An MNC is an MNC

Early this morning I met up with a former client who was in town, just to catch up and see how things are going for them. As we talked about the challenges they are facing around Asia and the opportunities they are seeing for growth, it occurred to me that it did not matter if they are an Asian MNC or a Western MNC — no matter where your headquarters is, if you are operating here, you have the same issues.

Why does this matter? Because for the last few years, as I have worked around Asia, I have always had people tell me “we’re different.” Asian companies push back against methods because “those are western” and WMNCs say “we have a different culture because our boss is in New York/London/Sydney.” But at the end of the day, where you are from is not nearly as important as where you are going, and multinational corporations in the region are pretty much trying to get to the same place.

Business goals tend to be pretty similar, as companies aim for profit maximization, growing market share, expansion into new markets, and other measures of success. The challenges are similar, too; talent challenges are pretty much the same, since we are all drawing from the same talent pool and face similar opportunities and limitations in our local talent markets. All companies are affected by the economic and political changes in the markets where they operate, regardless of their home base. The distinction should not be between Asian and Western as much as it is between large and small enterprises; a family-owned retail shop operating in one country is not really similar to Forever 21, but Uniqlo is. The strategic and operational environments of Asian and Western MNCs are not much different.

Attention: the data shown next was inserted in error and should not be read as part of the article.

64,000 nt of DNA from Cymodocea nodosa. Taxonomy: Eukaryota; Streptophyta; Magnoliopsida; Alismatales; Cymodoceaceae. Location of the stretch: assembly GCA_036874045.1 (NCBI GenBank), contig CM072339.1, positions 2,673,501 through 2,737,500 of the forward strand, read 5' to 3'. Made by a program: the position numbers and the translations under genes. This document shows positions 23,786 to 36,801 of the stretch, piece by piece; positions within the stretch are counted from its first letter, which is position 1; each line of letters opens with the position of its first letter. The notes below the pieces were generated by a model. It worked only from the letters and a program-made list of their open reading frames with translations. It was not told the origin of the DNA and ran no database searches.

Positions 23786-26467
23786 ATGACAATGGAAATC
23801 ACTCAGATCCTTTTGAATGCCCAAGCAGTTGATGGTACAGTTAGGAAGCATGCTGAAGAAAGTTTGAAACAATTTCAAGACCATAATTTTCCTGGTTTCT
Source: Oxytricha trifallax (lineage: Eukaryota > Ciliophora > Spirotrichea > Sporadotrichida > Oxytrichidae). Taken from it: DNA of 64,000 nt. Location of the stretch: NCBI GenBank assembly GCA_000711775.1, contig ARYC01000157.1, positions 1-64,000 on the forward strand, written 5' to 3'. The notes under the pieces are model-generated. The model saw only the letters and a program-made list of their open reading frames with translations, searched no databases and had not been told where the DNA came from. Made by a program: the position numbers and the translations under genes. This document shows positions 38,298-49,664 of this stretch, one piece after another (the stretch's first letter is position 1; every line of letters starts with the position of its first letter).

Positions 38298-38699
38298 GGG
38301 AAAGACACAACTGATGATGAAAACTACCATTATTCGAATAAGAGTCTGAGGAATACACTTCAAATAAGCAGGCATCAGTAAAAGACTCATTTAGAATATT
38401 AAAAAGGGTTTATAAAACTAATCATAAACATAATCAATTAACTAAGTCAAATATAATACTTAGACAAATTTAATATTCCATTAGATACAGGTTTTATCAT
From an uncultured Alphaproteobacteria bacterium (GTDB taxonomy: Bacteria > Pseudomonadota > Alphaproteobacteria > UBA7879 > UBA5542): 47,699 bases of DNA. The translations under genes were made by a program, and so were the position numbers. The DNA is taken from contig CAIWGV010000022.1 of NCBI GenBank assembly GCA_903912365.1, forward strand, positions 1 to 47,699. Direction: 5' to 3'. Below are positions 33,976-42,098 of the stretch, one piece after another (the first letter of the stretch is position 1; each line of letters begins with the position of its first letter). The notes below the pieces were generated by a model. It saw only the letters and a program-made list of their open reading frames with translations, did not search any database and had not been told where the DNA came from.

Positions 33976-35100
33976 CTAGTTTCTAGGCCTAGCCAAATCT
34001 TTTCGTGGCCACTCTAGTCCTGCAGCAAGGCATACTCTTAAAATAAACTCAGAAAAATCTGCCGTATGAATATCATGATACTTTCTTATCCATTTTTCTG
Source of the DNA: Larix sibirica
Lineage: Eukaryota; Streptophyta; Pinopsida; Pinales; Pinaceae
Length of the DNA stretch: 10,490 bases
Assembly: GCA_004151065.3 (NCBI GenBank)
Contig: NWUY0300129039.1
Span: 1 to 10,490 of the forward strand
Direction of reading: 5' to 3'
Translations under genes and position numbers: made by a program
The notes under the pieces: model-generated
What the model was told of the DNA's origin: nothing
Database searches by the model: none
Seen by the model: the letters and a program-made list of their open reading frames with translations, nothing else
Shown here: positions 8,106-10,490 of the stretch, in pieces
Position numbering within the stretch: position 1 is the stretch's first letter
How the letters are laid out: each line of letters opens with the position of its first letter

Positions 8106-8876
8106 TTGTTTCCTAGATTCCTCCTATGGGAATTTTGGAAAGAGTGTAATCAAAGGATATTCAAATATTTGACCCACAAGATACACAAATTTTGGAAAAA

Some Asian companies have looked at recommended practices and said, “that would be a big change for us.” Guess what? Most of those practices were big changes for companies the first time they put them to use. Western companies that evolved into global firms had to change the way they operate, and the same will be true for Asian companies that want to be global. While there are obviously some social culture differences, you will find that the similarities between MNCs far outweigh those differences.

So what? So, learn from each other. When you hear about the challenges Proton is facing, do not just dismiss them simply because you work for Ford Motor Co. If you read a case study from Disneyland Tokyo, do not ignore it while you sit at your desk at Resorts World Sentosa. If you want to be an MNC operating in Asia, you have to act like an MNC operating in Asia, and that is going to be pretty much the same no matter where your home office is.

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